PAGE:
The authors concluded: “This is the first explorative analysis assessing CpG methylation in adolescent cannabis users with cannabis use disorder and linking CCU-extent associated methylation to verbal learning impairment. We showed that cannabis use was associated with CpG methylation changes of genes that have previously been associated with neurodegenerative processes and hippocampus-dependent learning.”

In-Utero Cannabis Exposure & Risks of Attention-Deficit Hyperactivity Disorder (ADHD) in Children

This study did not find any associations between in-utero cannabis exposure and the development of ADHD in children.

Despite being associated with known negative effects, cannabis use among pregnant women in on the rise in the US.  [14] Nausea/vomiting and improving mood are identified as some of the common reasons to consume cannabis during pregnancy.  [15]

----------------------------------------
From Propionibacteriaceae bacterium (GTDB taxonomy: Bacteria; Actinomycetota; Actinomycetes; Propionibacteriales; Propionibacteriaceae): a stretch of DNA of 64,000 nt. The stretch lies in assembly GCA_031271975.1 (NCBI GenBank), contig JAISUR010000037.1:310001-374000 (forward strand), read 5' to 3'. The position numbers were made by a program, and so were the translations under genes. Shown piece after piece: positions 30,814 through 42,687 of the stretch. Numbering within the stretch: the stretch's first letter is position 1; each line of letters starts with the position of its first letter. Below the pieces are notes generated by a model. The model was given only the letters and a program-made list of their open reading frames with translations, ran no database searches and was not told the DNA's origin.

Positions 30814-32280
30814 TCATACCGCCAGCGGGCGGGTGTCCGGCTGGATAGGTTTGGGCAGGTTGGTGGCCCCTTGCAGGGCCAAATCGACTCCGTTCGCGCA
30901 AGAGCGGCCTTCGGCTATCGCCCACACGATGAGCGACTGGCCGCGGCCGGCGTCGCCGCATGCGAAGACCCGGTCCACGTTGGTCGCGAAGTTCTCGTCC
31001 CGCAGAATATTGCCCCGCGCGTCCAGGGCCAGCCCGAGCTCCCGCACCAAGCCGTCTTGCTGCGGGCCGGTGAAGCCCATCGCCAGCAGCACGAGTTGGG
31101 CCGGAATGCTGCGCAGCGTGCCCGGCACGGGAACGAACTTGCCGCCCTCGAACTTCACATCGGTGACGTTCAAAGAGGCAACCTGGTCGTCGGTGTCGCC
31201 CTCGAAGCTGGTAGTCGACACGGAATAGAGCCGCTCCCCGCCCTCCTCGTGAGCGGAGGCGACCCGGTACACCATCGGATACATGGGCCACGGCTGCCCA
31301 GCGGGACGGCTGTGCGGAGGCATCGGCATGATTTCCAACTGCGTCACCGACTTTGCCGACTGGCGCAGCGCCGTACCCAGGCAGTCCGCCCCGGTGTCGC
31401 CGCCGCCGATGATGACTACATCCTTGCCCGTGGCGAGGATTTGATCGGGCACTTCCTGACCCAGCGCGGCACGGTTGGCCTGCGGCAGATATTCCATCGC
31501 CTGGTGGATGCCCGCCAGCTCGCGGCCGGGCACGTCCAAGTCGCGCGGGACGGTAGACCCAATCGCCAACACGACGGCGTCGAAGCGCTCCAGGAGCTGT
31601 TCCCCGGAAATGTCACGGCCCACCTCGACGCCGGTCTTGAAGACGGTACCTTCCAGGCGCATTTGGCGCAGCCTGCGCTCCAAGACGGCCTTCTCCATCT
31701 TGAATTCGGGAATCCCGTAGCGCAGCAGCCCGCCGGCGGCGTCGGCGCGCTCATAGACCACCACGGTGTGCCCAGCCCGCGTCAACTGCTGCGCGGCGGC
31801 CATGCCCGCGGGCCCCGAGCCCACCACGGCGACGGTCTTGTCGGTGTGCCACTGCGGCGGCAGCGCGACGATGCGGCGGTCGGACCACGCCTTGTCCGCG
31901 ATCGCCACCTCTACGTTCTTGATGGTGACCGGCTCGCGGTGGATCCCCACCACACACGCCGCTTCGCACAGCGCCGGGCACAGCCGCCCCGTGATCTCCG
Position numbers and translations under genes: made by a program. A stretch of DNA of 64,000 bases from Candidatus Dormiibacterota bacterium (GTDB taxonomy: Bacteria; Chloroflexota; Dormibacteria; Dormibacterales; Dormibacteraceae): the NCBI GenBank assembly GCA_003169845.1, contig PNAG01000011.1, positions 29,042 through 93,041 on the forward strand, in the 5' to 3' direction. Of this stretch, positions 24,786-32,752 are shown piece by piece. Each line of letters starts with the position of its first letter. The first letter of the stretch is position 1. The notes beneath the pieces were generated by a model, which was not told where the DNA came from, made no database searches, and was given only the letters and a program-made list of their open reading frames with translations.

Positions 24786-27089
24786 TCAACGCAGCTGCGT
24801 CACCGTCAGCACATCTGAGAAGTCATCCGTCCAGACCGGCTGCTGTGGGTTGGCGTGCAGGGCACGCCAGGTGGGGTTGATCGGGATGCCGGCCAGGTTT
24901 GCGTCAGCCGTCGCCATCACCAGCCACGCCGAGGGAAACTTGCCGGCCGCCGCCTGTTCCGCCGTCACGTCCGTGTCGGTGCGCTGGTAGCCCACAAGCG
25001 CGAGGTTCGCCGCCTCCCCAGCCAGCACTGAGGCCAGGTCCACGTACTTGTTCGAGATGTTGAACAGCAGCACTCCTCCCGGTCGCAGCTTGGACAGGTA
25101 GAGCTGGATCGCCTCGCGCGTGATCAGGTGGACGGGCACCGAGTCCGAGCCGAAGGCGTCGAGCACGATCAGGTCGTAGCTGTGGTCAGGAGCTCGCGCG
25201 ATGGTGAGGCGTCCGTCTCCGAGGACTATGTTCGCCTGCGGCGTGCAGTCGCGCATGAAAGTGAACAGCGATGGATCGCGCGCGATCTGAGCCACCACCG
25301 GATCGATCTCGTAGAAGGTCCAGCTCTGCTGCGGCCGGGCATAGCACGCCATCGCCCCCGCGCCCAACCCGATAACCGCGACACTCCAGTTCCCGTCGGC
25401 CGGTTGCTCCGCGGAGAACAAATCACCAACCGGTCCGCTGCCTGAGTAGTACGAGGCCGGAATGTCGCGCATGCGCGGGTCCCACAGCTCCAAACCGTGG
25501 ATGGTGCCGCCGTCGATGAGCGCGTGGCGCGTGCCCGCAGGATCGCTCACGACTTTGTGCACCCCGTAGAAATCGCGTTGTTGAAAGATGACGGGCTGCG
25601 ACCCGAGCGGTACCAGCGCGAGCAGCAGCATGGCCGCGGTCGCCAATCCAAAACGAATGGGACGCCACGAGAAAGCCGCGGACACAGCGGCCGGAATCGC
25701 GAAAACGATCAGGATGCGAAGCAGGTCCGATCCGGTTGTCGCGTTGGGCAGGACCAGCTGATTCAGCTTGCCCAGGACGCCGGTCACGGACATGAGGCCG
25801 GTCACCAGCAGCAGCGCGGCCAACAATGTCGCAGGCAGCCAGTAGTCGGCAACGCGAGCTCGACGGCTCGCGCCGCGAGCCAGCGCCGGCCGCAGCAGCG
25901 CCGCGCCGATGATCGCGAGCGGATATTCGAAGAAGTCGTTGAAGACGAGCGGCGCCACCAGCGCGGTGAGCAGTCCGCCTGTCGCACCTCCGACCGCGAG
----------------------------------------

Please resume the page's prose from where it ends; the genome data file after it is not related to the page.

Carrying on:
The cannabis plant is composed of more than 100 phytocannabinoids, with ∆9-tetrahydrocannabinol (∆9-THC) and cannabidiol (CBD), the most used and investigated compounds. The offspring born to active cannabis mothers are more likely to have health consequences in later in life including increased risks for obesity or metabolic syndrome. [16],[17] Studies have shown that ∆9-THC can lead to a decrease of folic acid uptake, known to be critical to regulate embryonic development, and can alter prefrontal cortex pathways. [18], [19]Additionally, children who were exposed to cannabis in-utero may also experience increased hyperactivity and attention deficits which can impact their neuronal and behavioral development later in life. [20],[21] However, more studies are needed to investigate the effects of in-utero cannabis exposure on neurodevelopmental outcomes, specifically on the risks of developing attention-deficit hyperactivity disorder (ADHD) in children.